Fun fact: Canadians are actually the only people who have to do the online application before going to Rwanda. We are the only ones who need a letter of invitation from someone within the country. Why? Because after the Rwandan genocide the Canadian government pissed off the wrong people by harboring some suspected perpetrators. Even though Rwanda no longer has DCO status, these potential perpetrators had their Rwandan citizenship revoked, and faced persecution if they returned. So, Canada took them under their wing. Much to the disgruntlement of the Rwandan government.

Of course we didn’t know any of this background when we showed up at the airport. All we knew was that the airport staff wouldn’t give Jeremy and Shelby their boarding passes until they saw their visas. Which they didn’t have. We tried to explain that they had applied three days beforehand, and even gave them the two tracking numbers. The airport staff took these, and went to make some calls to Rwandan immigration. They told us to wait…(famous last words).

7:30am – We’re told to keep waiting. Our flight doesn’t leave until 9:30am, so no rush. The airport has free wifi, so everything is fine.

8am – The airport staff ask for our letter of invitation, which they scan and send to Rwandan immigration. They say they’ll hear back soon. We’re feeling optimistic.

8:30am – The man who was helping us tells us his shift is over, but that he’s told his co-workers our story and they’re looking after it. He wishes us luck.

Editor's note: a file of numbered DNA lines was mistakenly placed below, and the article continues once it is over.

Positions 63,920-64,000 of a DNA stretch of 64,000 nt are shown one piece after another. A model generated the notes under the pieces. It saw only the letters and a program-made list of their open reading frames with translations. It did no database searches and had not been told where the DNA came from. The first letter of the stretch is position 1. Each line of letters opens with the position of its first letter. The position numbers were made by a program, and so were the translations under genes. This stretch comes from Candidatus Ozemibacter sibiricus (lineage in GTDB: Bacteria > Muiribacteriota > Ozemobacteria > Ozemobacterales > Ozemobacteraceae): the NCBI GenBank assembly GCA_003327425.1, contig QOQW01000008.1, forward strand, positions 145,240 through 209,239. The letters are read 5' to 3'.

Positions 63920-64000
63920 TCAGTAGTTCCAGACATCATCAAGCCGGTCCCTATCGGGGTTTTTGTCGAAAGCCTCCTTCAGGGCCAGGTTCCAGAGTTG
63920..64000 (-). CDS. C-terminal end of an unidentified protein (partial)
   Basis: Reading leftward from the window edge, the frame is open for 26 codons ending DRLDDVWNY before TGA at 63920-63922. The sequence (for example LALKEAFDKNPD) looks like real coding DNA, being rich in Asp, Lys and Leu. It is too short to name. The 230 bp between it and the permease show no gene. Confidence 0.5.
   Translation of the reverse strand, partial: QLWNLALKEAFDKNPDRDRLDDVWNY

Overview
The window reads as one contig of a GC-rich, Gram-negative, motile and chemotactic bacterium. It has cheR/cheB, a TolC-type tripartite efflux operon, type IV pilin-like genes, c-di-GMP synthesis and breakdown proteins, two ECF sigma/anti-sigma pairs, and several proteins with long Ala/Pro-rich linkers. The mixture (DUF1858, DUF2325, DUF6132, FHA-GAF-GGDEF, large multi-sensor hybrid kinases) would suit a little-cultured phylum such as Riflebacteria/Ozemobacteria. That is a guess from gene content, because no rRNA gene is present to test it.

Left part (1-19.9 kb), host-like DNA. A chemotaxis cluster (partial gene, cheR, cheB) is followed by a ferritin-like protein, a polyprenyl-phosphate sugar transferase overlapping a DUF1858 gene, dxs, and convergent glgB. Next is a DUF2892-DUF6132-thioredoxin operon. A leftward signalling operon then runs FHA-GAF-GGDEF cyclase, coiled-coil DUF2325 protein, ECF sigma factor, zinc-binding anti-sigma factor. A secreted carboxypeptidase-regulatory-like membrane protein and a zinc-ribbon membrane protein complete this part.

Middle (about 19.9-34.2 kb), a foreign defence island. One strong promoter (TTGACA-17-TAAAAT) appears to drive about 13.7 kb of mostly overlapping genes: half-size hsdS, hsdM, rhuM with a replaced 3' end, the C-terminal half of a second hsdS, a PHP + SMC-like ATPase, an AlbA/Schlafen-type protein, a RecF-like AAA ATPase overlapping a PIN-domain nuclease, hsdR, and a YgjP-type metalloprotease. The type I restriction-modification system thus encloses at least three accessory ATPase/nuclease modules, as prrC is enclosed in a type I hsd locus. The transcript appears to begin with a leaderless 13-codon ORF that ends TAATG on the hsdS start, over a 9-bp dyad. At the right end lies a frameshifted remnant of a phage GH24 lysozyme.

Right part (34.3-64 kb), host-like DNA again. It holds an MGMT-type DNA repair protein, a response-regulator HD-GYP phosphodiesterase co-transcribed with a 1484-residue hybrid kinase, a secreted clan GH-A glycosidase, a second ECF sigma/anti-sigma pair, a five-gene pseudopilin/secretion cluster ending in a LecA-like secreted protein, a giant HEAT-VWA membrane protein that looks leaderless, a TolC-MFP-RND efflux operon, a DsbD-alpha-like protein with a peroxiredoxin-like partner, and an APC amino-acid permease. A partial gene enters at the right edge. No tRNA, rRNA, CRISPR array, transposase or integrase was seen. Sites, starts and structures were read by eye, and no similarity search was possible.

8:45am – The new staff member comes and asks us for Shelby and Jeremy’s tracking numbers. We explain that we’d already given it to the guy before. This gets us nowhere, so we give it to him again. We’re back to square one. The man asks to borrow one of our cell phones since his is out of phone money, and he makes a call. He hangs up, looks at us, and casually tells us that the visas won’t be processed until tomorrow so we’ll just have to fly out then.

I’m sorry, WHAT?

Obviously, at this point we’re trying to stay calm but we’re more than a little panicky. What does he mean we can’t fly out until tomorrow?! Our flight leaves in less than an hour!

We get the number the man had just called in order to speak to the Rwandan side directly. The man on the other end tells us there is nothing he can do, but he can give us the number of immigration. He hangs up. He hasn’t given us the number.